MoviePass in Trouble After Service Temporarily Shuts Down
MoviePass, the popular subscription-based movie service, is facing some serious financial troubles after the company was forced to borrow $5 million because it couldn’t pay its bills. Helios and Matheson Analytics, the parent company of MoviePass, wrote in a regulatory filing that its “service interruption” was caused due to a failure in making “required payments to its merchant and fulfillment processors.”
Mitch Lowe, the CEO of MoviePass, issued an apology to the company’s 3 million subscribers after they were unable to use their cards to pay for movies. He assured customers that the service was “up-and-running with stability at 100%.” This, however, does not seem like the end of troubles for MoviePass.
Since 2011, the company set out to transform the way we consume movies after the industry experienced setbacks due to a rise in movie ticket prices. MoviePass was hailed as a sure thing from its customers, but many experts warned that the business model was not sustainable in the long run. With a monthly price of $9.99, it is a seemingly impossible thing for the company to ever turn a profit, especially when some movie tickets can cost upwards of $14 for a single ticket. If a customer sees more than one movie a month, they are essentially losing money by having to subsidize the cost of each ticket.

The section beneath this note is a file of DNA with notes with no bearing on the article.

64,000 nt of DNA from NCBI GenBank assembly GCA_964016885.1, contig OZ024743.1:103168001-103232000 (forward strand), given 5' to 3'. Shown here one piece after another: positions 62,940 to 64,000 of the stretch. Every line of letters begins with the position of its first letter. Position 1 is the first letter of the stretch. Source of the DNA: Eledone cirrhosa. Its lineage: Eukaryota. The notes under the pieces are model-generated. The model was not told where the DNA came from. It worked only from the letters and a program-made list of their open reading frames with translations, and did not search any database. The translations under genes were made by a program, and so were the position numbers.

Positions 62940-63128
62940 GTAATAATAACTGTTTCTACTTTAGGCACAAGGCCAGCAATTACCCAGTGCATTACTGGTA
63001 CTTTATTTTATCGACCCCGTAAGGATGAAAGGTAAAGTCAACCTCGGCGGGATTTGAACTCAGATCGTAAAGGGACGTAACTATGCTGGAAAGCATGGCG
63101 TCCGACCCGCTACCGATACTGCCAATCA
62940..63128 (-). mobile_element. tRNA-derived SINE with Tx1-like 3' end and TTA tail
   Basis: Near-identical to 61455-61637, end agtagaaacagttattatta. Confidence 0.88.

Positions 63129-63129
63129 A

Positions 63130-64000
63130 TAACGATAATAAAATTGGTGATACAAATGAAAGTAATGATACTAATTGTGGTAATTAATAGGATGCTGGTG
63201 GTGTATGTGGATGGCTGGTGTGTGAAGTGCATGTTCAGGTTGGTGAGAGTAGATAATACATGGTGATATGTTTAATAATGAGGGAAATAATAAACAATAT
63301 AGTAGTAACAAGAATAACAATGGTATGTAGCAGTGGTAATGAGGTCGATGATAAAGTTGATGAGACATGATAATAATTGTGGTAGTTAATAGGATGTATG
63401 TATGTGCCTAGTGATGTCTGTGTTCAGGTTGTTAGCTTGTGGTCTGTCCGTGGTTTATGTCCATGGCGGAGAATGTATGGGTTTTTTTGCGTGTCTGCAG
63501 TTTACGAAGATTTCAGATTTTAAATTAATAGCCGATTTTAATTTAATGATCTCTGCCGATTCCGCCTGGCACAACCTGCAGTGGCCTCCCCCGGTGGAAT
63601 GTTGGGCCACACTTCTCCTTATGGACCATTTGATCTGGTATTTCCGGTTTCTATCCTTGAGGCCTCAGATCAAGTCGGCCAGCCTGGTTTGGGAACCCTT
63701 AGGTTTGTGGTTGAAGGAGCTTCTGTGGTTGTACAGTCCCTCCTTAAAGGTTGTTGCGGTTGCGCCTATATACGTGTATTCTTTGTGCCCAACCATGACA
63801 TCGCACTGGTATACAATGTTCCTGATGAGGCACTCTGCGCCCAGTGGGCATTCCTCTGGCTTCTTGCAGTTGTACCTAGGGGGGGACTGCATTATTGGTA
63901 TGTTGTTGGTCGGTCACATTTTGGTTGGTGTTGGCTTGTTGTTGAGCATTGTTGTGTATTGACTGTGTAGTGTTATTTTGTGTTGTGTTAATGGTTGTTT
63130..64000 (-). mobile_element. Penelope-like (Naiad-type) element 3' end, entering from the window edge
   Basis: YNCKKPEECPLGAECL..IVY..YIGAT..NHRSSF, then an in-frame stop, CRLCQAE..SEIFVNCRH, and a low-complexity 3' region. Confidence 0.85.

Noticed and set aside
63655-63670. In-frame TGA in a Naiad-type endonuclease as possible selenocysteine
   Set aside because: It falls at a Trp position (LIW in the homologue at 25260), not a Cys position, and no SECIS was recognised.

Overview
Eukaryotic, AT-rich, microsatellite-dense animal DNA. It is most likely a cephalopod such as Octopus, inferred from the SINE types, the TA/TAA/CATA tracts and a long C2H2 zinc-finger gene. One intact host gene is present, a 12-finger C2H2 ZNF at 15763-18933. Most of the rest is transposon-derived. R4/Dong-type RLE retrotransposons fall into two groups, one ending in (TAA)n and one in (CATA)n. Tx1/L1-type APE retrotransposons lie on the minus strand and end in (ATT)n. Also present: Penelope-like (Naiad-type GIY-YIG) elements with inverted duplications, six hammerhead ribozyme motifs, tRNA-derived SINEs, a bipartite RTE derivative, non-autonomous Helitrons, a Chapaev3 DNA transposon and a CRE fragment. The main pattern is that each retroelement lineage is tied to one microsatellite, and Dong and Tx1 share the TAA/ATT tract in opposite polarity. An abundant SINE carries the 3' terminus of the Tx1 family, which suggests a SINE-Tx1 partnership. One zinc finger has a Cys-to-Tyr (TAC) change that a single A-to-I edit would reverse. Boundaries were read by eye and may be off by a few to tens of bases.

Earlier this year, MoviePass disclosed to regulators that it was losing about $20 million per month ever since September of last year. It has since had to rely on several streams of credit to continue operating, with Lowe assuring investors that the company would begin to turn a profit after reaching a certain amount of subscribers.
In the effort to increase revenue, MoviePass implemented surge pricing, a confusing pricing tier that asked for customers to pay a small fee for high demand films. This includes movie premieres, showtimes after 1 pm, and practically all weekend showings. The fees range from $3 – $5 with no rhyme or reason behind how each cost is calculated.
This last $5 million seems to be the final gust of wind to this house of cards, and could potentially spell the beginning of the end for MoviePass. There have already been several competitors gaining ground on the company, including Sinemia, a service that allows for customers to see three movies a week for $7.99 a month. AMC Theatres is also offering their AMC Stubs A-list service, which allows for customers to see three movies a week for a monthly fee of $19.95.